Wednesday, 6 October 2010

Getting to know the taxonomic classification's of plants...

Second day at RBGE.

Arrived at RBGE at 9am, traffic was bad on the way through, I parked at John Lewis again and stormed down the hill accordingly. I was slightly late but it was no big deal, I fobbed my way in and got to Lecture room 2 quickly. Michael wasn't here today.

There were flowers and plants spread across the front desk, and Catherine chatted to us about the programme for the day. Phytology lecture with Greg and then to the Herbarium to see Kate Eden. She also wanted to fit in a trip to see the graduate show work.

Greg arrived and took us through the taxonomic classifications of plants, the binomial names and why those sorts of classifications were so important. Identification through the tags, and how we were to read the tags in the gardens.

Flowers gather together to form mega-flowers. So, when you're holding a flower, you're actually holding a number of flowers.

Greg then took us on a stomp around the garden. Some trees are female or male, some change their sex throughout their lives, and then some trees are both male and female.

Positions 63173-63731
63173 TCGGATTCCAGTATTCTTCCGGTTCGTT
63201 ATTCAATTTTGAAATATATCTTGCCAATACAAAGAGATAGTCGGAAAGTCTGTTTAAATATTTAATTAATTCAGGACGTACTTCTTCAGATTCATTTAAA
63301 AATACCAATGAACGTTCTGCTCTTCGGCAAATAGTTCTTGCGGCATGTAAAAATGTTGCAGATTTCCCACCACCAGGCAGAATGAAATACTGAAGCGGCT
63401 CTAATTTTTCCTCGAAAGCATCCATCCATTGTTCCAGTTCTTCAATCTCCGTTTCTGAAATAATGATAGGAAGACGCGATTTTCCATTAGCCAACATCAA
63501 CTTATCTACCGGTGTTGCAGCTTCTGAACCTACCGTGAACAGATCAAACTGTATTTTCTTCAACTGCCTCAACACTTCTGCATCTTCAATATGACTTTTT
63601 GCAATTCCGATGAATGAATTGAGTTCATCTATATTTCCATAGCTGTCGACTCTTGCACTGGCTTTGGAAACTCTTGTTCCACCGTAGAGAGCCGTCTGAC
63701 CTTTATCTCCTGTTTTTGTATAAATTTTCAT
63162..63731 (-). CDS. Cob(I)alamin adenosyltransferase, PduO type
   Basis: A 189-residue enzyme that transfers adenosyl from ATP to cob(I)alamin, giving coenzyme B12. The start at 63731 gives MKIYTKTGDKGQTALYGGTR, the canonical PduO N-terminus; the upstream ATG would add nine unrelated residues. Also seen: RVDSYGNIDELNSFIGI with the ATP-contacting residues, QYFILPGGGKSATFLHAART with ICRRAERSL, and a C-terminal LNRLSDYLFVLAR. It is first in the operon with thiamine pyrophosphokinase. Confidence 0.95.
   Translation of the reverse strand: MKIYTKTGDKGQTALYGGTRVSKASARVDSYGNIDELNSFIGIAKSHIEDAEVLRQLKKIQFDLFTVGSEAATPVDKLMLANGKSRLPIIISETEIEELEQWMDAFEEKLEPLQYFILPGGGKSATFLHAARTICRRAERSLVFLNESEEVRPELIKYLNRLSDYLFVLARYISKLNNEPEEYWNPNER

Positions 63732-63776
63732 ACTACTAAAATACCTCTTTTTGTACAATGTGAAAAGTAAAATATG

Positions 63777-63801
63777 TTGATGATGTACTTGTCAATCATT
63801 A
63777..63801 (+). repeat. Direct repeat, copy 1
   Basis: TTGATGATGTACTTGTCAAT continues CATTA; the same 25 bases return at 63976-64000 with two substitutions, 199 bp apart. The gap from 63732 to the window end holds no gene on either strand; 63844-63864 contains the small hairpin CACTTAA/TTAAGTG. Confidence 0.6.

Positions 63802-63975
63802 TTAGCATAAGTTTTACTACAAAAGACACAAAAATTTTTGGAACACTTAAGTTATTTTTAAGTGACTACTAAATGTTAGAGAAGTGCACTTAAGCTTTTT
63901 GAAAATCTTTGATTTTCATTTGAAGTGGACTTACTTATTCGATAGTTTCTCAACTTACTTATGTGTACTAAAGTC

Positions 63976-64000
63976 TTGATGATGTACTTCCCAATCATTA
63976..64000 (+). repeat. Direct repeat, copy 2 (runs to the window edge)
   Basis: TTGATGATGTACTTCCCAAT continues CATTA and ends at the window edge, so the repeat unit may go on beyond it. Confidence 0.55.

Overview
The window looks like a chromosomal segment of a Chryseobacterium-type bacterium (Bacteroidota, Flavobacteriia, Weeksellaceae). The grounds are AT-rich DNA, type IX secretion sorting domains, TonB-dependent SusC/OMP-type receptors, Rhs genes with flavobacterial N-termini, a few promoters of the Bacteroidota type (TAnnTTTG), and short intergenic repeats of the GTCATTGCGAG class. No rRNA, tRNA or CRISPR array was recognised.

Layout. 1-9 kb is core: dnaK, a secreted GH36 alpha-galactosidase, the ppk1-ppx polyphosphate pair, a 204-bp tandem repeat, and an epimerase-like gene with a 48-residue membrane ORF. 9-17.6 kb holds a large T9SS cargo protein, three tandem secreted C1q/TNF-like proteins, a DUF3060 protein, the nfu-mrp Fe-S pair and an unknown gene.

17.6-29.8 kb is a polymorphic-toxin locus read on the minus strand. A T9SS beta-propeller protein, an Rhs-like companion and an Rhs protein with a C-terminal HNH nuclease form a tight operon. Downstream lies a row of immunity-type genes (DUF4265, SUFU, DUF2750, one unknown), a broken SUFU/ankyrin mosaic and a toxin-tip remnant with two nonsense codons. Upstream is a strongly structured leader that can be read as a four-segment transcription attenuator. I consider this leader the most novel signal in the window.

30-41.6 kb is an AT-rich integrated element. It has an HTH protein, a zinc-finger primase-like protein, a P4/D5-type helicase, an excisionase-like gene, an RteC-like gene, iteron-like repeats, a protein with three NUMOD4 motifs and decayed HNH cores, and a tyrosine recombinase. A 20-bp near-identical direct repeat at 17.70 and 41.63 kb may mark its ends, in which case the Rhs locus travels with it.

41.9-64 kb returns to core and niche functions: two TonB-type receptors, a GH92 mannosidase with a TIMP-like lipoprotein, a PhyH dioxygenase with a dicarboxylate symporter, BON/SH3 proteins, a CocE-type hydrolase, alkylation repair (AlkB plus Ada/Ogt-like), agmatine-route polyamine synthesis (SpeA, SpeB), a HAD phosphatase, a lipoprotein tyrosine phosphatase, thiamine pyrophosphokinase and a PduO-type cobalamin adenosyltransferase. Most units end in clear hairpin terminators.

Only cultivated plants form mutations, such as this contortion on a hazel.

Learning to tell the difference between plants is key in the field, to tell the difference between an ash and a rowan - two very similar trees, there is one key difference. The rowan has small wings around the base of the leaf. The leaves on rowan's and ash, are one leaf with several leaflets.

Greg took us through the Heath garden, he is really great to learn from, as he's so excited about all the plants and the gardens. We were the perfect class, "smell this", "smells like plant" - obviously we still have a lot to learn.

After lunch we went to the Herbarium, where Kate Eden showed us how to mount specimens properly, also details about how to make spirit collections and dried boxed specimens.

The Herbarium.

How to mount specimens.

How to make spirit collections.

Boxing dried larger specimens, that aren't suitable for spirit collections or mounting.

At the end of the day we went to see the graduate display, distinction projects from last years grads and innovative herbal journals, pharamcopias and herbariums.

We received our first two assessments. A herbarium, 12 mounted specimens and 1 spirit collection, and our herbal journal - this is my version at the moment but I'll eventually move it into a book form, but for now... blogging its easier!

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